Sermon Texts: 1 Corinthians 13.1-13; Luke 18.31-43
The basis for today’s sermon are the Epistle and Gospel lessons.
Oremus: sint placentes sermones oris mei, meditation cordis mei in conspectu tuo, Domine fortitude mea et redemptor meus. Ps. 19.14 [15 V iuxta hebr.]
Today we’re going to talk about love.
Love is probably the most misunderstood and distorted of the virtues of Scripture. I suspect that’s because 1 Corinthians 13 normally gets trotted out at weddings. And then it undergoes this terrible conflation with romantic love. So that what’s brought to mind when we hear this great love chapter is something more akin to a Jared ad than to what Paul’s talking about. White lace and red roses instead of the hard work of…love.
And then, almost imperceptibly, “love” becomes an empty sack that we fill, instead of with God’s definition, with a soppy mess of emotionalism. Even to the point that to us “love” can become and be thinking, speaking, acting in direct contradiction to the Lord’s revealed will.
And there’s where the danger lies. Because the heart is a fickle thing. Love isn’t what we attach our emotions to. Instead, it’s a hard work.
Love is a hard work, because we can’t naturally love. Listen to what love does: Love bears all things, believes all things, hopes all things, endures all things.
All things. Your cranky husband? Love endures him. The slight you received from your in-laws or a fellow congregant? Love bears it. The holiness of your fellow Christians through faith in Jesus, in spite of their obvious sin? Love believes it. Your ultimate rescue from the cross of your own vocation by God, and not by running from your vocation? Love hopes for it.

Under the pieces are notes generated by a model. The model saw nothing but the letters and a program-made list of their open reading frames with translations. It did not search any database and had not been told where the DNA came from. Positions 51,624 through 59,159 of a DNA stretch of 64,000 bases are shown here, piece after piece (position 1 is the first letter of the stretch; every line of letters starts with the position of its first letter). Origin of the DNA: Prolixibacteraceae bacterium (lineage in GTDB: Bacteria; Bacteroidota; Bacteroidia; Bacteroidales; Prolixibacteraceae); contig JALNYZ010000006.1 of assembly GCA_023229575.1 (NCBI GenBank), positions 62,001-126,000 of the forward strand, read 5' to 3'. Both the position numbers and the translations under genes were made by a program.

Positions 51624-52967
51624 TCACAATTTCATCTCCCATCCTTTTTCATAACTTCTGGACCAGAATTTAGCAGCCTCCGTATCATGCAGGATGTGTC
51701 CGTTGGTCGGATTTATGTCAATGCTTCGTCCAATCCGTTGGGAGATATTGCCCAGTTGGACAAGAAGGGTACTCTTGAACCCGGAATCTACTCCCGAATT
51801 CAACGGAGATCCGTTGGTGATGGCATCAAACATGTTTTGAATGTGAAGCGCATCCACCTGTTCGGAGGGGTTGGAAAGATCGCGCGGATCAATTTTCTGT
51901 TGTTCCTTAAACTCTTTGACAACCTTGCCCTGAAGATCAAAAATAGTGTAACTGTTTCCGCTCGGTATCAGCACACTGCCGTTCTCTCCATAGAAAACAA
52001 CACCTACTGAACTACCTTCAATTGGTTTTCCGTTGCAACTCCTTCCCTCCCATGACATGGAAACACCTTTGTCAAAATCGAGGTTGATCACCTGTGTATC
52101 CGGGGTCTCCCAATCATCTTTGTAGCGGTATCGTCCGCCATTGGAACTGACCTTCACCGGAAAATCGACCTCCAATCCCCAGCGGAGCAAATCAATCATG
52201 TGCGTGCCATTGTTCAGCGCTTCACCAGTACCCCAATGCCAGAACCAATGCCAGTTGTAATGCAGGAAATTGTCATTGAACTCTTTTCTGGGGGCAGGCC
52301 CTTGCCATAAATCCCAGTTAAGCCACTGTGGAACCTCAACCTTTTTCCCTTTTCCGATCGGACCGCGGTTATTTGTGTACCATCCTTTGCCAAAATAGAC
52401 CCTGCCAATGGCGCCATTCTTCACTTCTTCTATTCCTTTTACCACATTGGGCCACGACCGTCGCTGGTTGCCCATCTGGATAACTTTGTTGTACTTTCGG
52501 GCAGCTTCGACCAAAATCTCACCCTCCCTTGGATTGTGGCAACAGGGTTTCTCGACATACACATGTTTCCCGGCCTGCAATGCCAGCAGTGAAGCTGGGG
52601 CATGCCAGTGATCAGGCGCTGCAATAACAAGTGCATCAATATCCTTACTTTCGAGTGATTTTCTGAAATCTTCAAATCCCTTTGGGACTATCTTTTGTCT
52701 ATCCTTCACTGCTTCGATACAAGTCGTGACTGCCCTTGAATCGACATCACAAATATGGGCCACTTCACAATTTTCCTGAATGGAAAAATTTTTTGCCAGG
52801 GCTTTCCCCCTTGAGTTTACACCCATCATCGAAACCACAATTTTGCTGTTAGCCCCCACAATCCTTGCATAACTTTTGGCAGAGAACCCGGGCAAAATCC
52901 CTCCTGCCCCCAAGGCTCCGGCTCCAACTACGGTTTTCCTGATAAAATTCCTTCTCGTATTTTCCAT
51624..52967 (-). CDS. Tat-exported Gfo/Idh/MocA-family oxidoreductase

But by nature we prefer not the hard work of love, but the easy work of seeking our own interest. If you don’t believe me, listen for a minute longer.
Have you been impatient with your cranky husband, wife, boss, coworker, or student in class? Then you have not love. Envious of the intellectual or material gifts of someone else or their job or their salary or their family or their sports ability? Then you have not love. Felt compelled to toot your own horn? Then you have not love. Nothing short of a jerk—arrogant and rude—to a hapless phone solicitor? Then you have not love. Are you a “my way or the highway” kind of person? Then you have not love. Gloated over the troubles of a person you don’t really like very much—Hillary Clinton’s failure to win the presidency, Donald Trump’s missteps? Then you have not love.
Importantly, though, you shouldn’t hear this as saying, “Sounds like love is impossible, so I won’t try.” To the contrary. You’re called to a life of love. Not the emotion-ridden, emotion-driven love of popular culture. But the life of the hard work of love. The hard work of love that may even have to fight feelings in order to do what God commands and demands of you in your place in life.
If you’re a student, employee, citizen. Then honor your teacher, boss, governor. Serve and obey them. Love and cherish them. That’s the hard work of love.
Has the Lord blessed you to live in a family, a neighborhood, a community? Then find out what the physical needs of your neighbor are and help and support him! That’s the hard work of love!
Are you single? Then lead a sexually pure and decent life in what you say and do. Are your married? Do the same. Let your heart and eye and body be for your spouse alone. That’s how you love and honor your spouse in word and deed. That’s love’s hard work.
Has the Lord given you things and a job just like He has for your neighbor? Then help your neighbor improve and protect their possessions and their income.
Do you have tongue? Then use it well. Defend those who are slandered. Speak well of those who can’t defend themselves. And don’t jump to conclusions. That’s the hard work of the Christian life in this world. The work of love. May the Lord give you the strength to live this life. It’s not impossible.
But it would be were it not for one cardinal fact. The Lord Jesus first loved you. That’s what John says: “We love because He first loved us” (1 John 4.19).
That line can seem like a guilt-trip. Don’t let it. It’s not. It’s a statement of the way things are.